Patient and Public Involvement

Patient and Public Involvement

We are committed to involving patients, carers, families and local communities as active partners in shaping our research. We want to make sure that people with many different perspectives and experiences have the chance to influence what we do and how we do it. This helps us to focus on what really matters to people.

Patient and Public Involvement is sometimes referred to as PPI.

How can I get involved?

You can get involved in our research by joining our new network, Involve Hull.

We are looking for patients, carers and people who use health and care services to join us.

You can find out more about Involve Hull on the University of Hull website. You can also email

HHTU PPI Case Studies

CANFit – A personalised home-based exercise programme for patients with cancer in Yorkshire

The CANFit study aims to generate much-needed research on whether a tailored home-based exercise programme could positively impact cancer outcomes and survival. Exercise shows promise in improving cancer patients’ health, yet current evidence is limited.

To ensure the exercise programme meets patient needs and preferences, we collaborated with those diagnosed with or cared for someone with a cancer diagnosis across a series of interactive workshops.

These patient and public involvement members provided invaluable insights rooted in their cancer experiences. Their thoughtful feedback directly shaped key aspects of the study website and intervention components. For example, they offered perspectives on optimising the website content, structure, navigation and design to boost engagement and usability based on their needs as end users. We worked closely with our patient and public involvement members to make the exercise programme patient-centred. Their contribution throughout the planning stages has been integral in shaping the project’s direction.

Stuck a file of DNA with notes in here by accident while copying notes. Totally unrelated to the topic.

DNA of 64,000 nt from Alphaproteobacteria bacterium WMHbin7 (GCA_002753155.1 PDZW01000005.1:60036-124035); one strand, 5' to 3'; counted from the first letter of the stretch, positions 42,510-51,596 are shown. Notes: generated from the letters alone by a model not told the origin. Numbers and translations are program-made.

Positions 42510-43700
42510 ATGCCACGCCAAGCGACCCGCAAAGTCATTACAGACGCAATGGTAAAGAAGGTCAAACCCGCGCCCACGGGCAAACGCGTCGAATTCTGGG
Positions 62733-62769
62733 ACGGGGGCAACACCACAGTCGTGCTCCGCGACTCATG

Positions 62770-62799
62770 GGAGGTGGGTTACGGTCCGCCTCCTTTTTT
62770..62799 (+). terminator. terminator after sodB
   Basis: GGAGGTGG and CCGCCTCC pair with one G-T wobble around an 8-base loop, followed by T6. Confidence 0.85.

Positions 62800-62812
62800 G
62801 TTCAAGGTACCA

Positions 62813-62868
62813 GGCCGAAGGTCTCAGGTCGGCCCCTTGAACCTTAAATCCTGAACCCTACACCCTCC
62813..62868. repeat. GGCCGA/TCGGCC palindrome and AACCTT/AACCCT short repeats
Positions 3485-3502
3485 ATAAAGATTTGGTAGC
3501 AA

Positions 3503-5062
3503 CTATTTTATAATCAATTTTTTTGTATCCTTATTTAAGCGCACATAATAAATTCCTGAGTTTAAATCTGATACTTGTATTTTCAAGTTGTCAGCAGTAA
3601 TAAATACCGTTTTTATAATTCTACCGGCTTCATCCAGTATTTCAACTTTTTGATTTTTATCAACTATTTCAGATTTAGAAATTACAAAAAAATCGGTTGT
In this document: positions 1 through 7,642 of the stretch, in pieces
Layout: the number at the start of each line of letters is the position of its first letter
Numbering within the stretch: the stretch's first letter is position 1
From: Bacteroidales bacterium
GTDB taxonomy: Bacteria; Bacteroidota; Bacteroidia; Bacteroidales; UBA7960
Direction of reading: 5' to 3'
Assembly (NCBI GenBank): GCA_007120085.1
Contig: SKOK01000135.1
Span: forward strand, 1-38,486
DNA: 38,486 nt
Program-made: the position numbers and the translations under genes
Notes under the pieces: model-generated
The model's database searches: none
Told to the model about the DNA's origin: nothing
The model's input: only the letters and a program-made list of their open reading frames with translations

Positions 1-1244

Looking ahead, we have scheduled ongoing engagement events with patient partners to gather continued perspectives as the programme progresses. Patients will have opportunities to evaluate if it reflects their needs and how it could be improved. Their insights will be crucial in refining the exercise programme to best support people with cancer.

LIPS – Leukaemia in Pregnancy Study

For the Blood Cancer funded Leukaemia in Pregnancy Study, we were looking to establish a UK-wide registry to specifically monitor the management of Acute Leukaemia, or high-risk myelodysplasia in pregnancy, and the associated outcomes for both the mother and neonate.

As part of our application to the Confidentiality Advisory Group and the development of the database, Judith Cohen (Director of HHTU) and John Turgoose (Information systems manager) held a patient and public involvement session to support important elements of the study. The session led to important decisions including when it was appropriate for clinicians to approach patients is what is a sensitive situation and when it would be appropriate to process patient data without consent.